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Year : 2006  |  Volume : 16  |  Issue : 4  |  Page : 797-799
Twin-Twin transfusion syndrome: - A case report

Nijjar Scan and Diagnostic Centre, Amritsar, India

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Date of Submission29-Aug-2005
Date of Acceptance30-Aug-2006


Twin-Twin transfusion syndrome leads to high rates of perinatal morbidity and mortality due to its poorly understood etiology and difficulty in diagnosing and treatment. Early diagnosis during foetal ultrasound is, therefore, important in reducing the morbidity and mortality rates. We report a case of twin-twin transfusion syndrome diagnosed on foetal ultrasound at 26 weeks of gestation.

Keywords: Twin transfusion Syndrome; foetal ultrasound

How to cite this article:
Arora V, Nijjar I S, Abrol R, Chopra R, Roopa. Twin-Twin transfusion syndrome: - A case report. Indian J Radiol Imaging 2006;16:797-9

How to cite this URL:
Arora V, Nijjar I S, Abrol R, Chopra R, Roopa. Twin-Twin transfusion syndrome: - A case report. Indian J Radiol Imaging [serial online] 2006 [cited 2020 Dec 5];16:797-9. Available from:

   Case report Top

A twenty-seven years old woman was referred for foetal ultrasound in the second trimester of pregnancy. The ultrasound examination revealed intrauterine monochorionic diamniotic twins, both in cephalic presentation. Both were live and placenta was found to be single. It was lying in the upper segment anteriorly. The maturity of placenta was grade II. No peak sign was identified.

Twin A

Maturity 26 weeks, 4 days + 2 weeks. Effective Foetal Wt. -700gm + 200gm.

It appeared to stick to the anterior wall of uterus (Fig.1). There was marked oligohydramnios. The foetal bladder could not be visualised over forty-five minutes of examination. At least one foetal kidney was normal.

Twin B

Maturity 26 weeks,4 days + 2 weeks. Effective Fetal Wt. -1900gm + 300gm.

Twin B had ascites, pericardial effusion, pleural effusion and marked degree of generalized subcutaneous oedema (Fig.2). The umbilical cord also showed oedema. Polyhydramnios was seen. Foetal kidneys were normal. Urinary bladder was full.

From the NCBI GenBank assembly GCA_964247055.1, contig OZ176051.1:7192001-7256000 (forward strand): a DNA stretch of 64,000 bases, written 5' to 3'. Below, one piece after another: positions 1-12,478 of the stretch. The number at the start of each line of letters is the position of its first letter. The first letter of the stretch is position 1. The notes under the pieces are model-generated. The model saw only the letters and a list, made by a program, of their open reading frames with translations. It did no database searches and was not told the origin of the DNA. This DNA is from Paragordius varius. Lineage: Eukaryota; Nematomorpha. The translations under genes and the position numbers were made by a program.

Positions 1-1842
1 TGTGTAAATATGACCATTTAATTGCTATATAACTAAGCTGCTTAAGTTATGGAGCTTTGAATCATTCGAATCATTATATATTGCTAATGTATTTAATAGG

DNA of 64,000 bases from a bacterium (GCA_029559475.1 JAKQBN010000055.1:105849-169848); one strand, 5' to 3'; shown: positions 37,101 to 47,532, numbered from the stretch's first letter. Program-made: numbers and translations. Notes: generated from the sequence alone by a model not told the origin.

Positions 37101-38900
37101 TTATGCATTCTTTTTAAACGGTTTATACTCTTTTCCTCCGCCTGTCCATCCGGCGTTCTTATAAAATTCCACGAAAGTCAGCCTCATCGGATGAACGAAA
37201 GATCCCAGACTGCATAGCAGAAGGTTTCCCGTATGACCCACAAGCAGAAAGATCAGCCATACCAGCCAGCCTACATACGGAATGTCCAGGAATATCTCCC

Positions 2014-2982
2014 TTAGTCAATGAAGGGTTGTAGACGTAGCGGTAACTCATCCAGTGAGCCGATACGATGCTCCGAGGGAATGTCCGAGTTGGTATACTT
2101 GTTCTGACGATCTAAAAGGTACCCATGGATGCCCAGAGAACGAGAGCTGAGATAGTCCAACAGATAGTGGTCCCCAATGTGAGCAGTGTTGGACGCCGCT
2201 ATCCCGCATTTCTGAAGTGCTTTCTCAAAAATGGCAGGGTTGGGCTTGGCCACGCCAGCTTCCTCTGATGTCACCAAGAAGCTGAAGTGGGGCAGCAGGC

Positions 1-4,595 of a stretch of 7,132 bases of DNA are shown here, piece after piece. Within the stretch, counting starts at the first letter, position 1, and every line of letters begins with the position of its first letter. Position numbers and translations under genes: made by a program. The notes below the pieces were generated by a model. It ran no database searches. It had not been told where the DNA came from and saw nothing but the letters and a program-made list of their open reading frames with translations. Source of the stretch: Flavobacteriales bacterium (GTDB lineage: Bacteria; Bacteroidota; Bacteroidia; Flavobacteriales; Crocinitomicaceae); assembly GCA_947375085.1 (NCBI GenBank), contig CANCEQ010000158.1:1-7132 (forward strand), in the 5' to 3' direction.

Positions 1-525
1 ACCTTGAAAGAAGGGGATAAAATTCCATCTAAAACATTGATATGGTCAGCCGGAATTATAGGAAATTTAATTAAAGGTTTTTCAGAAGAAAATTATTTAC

The diagnosis of Twin-Twin Transfusion Syndrome was made with twin A as donor twin and twin B as recipient twin.

The pregnancy was terminated on patient's request and the ultrasound findings were confirmed. The donor twin appeared hypovolemic and anaemic. It was smaller in size as compared to the recipient, which was oedematous, hypertensive and polycythemic (Fig.3).

   Discussion Top

Twin-Twin transfusion syndrome occurs in multiple gestations and involves the chronic flow of blood from one twin to its co-twin. The syndrome usually occurs in monochorionic twins, who themselves have a very high rate of complications including severely preterm delivery, fetal growth restriction, fetal death, and twin-twin transfusion syndrome [1]. The mortality rate of twin-twin transfusion syndrome is high, ranging from 40% to 70% [2].

Vascular connections in the placenta between both twins are necessary for twin-twin transfusion syndrome to develop [3]. Vascular anastomoses are present in virtually 100% of monochorionic twin pregnancies, whereas twin-twin transfusion occurs (with rare exception) in 5-10% of monochorionic pregnancies [4],[5]. The progressive nature of twin-twin transfusion in utero is thought to be due to one twin (the donor) who slowly pumps blood to the other (the recipient) through the placental vascular anastomoses. The reason for the occurrence of twin-twin transfusion syndrome in only a small proportion of the monochorionic twin pregnancies with vascular anastomoses is unknown. The intraplacental anastomosis is usually situated in a single, shared cotyledon of the common placenta [6], and is usually arteriovenous but maybe arterial-arterial [7].

Twin-Twin Transfusion Syndrome is a diagnosis made prenatally by ultrasound and great advances have been made in its identification. The hallmarks of the diagnosis are: